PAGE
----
Sunday, November 2, 2008

Sudbury River - Rt. 62 to Weir Hill & Return

The end of daylight savings time and the resulting extra hour made it real easy to get on the water in the predawn darkness this morning. Once launched into the Sudbury River, I began paddling upriver under a star filled sky and arrived at Fairhaven Bay with the sun still below the eastern horizon. Landed my kayak on the small beach at Brooke Island and took a seat in the beach's front row, on my 3-legged stool. Others in attendance were a mute swan, 3 cormorants, and about a dozen Canada geese. The mute swan took to the air and circled the area twice before heading off to a different venue. The sound from its wings beating made a loud whirring. When silence returned, I could see the brightening on the opposite side of the bay and it soon became apparent which trees the sun would rise from behind. It is amazing how fast it rises following that first glint of light peeking above the treetops. Those of us remaining resisted the urge to chant Om. If we had it might have sounded like this:
At any rate, after finishing my energy drink and power bar, I relaunched and headed further upriver. Now with the benefit of daylight, I noticed that the water dripping from my paddle blades was forming ice on my boat's deck. First time since early March that has happened.
Passed several blue herons and noticed quite a bit of fresh beaver gnawing on many of the small trees on the river's banks. Just before Lee's Bridge a red-tailed hawk soared across the river and perched at the top of a pine tree.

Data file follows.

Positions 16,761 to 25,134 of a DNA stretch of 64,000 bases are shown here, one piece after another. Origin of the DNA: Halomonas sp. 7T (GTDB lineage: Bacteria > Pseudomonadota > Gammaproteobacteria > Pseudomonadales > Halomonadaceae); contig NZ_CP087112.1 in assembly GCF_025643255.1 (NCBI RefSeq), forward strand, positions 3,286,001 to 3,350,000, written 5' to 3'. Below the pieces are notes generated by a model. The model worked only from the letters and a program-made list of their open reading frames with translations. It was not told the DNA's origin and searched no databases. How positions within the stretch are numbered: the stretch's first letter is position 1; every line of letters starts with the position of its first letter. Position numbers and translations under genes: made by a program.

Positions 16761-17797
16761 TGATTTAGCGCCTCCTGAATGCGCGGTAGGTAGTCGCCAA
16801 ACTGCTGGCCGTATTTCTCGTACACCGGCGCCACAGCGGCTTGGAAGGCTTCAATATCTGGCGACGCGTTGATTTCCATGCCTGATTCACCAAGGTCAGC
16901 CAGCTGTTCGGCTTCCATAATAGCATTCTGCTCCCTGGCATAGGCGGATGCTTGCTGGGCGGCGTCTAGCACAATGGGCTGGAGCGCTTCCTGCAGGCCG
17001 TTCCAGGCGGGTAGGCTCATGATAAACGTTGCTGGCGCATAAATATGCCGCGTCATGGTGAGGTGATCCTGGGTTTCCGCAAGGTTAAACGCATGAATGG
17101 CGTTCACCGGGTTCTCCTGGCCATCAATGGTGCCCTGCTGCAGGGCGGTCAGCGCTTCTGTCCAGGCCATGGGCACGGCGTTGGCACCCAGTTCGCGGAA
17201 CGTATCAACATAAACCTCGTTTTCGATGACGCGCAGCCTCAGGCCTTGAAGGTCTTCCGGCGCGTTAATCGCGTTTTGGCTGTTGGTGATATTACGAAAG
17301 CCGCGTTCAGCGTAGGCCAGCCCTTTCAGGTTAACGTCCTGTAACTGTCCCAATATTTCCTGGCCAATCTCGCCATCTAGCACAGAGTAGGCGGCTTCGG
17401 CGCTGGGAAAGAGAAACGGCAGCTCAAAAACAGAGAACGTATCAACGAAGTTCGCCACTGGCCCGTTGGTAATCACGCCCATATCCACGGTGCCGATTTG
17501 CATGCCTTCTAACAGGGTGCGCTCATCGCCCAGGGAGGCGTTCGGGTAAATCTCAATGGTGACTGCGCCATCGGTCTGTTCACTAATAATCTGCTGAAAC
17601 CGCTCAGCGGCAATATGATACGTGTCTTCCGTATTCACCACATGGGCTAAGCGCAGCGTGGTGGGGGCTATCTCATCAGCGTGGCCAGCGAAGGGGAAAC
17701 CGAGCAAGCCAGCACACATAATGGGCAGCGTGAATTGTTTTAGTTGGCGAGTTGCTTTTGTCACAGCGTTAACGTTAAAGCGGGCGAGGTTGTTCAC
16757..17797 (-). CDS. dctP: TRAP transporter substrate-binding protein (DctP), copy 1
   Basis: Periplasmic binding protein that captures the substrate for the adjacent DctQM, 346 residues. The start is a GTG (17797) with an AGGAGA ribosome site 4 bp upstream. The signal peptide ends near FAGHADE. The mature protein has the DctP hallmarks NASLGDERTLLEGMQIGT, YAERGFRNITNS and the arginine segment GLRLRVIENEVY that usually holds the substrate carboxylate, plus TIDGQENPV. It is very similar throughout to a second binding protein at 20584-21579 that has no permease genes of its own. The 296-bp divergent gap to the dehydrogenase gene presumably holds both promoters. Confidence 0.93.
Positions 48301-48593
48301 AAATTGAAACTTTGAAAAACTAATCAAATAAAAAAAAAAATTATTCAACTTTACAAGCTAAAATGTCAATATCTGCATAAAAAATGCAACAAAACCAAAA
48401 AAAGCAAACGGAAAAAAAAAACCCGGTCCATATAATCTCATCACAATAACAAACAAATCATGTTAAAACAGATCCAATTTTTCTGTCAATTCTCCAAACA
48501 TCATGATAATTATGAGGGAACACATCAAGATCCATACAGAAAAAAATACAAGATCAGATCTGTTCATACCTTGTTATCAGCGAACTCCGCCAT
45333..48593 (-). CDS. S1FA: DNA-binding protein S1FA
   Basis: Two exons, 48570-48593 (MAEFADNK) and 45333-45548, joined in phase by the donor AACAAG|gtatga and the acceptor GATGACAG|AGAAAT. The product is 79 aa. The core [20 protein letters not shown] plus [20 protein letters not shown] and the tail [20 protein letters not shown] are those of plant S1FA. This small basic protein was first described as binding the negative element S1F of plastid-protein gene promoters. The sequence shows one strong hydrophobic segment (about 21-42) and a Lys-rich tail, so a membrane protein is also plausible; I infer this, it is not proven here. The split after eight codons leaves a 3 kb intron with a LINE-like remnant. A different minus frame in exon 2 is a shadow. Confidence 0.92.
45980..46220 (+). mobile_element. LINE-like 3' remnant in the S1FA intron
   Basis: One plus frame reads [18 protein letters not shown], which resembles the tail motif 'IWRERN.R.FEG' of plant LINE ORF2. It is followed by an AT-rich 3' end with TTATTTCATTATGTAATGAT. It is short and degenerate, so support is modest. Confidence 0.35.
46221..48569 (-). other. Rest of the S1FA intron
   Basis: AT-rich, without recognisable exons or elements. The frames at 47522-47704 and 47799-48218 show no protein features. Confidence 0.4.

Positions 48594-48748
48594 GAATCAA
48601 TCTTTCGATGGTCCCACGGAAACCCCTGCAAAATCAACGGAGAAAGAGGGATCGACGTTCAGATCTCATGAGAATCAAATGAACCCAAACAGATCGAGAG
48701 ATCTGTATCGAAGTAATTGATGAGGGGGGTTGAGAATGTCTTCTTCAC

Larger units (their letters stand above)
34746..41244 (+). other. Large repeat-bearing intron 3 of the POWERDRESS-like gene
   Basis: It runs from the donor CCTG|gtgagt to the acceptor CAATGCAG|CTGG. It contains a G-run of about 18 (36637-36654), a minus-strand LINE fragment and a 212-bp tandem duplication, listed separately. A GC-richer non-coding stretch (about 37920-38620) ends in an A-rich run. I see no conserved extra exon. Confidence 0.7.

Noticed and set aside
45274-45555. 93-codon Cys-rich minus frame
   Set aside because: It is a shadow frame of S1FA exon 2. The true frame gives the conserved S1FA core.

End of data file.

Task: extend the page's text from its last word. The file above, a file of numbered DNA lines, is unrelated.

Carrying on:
Arriving at the Weir Hill landing, I exited my kayak, perched on my 3-legged stool and enjoyed a 'mug-up' of hot cocoa while sitting in the morning sun. I remember coming to this very spot when I was a 13-year old Boy Scout from Waltham. My troop had spent a winter night in a cabin on the nearby hill and, following my turn on 'stove fire watch', I had walked the snow covered ground, down the hill to checkout the river. When I stood here back then, my mind full of tales of Indians and their fish weirs that were once located here, I felt a presence (or perhaps a connection) as the oak leaves rustled in the breeze. I have always remembered that moment in time.
The trip back downriver was into a cool breeze out of the north. Encountered one canoe with two paddlers headed upriver and further downstream three guys fishing from a bass boat.
Trash had been scarce today, but upon reaching Heath's Bridge (Sudbury Road), a usual hot spot, I decided to launch a brief raid onshore. Exiting my kayak on the downstream side of the bridge, I quickly rounded up 43 empty bottles and cans, along with 10 plastic bags, several large clumps of fishing line, and an assortment of coffee cups and bait tubs. This allowed me to reach my takeout location with 71 empty containers bringing my YTD total to 2237.

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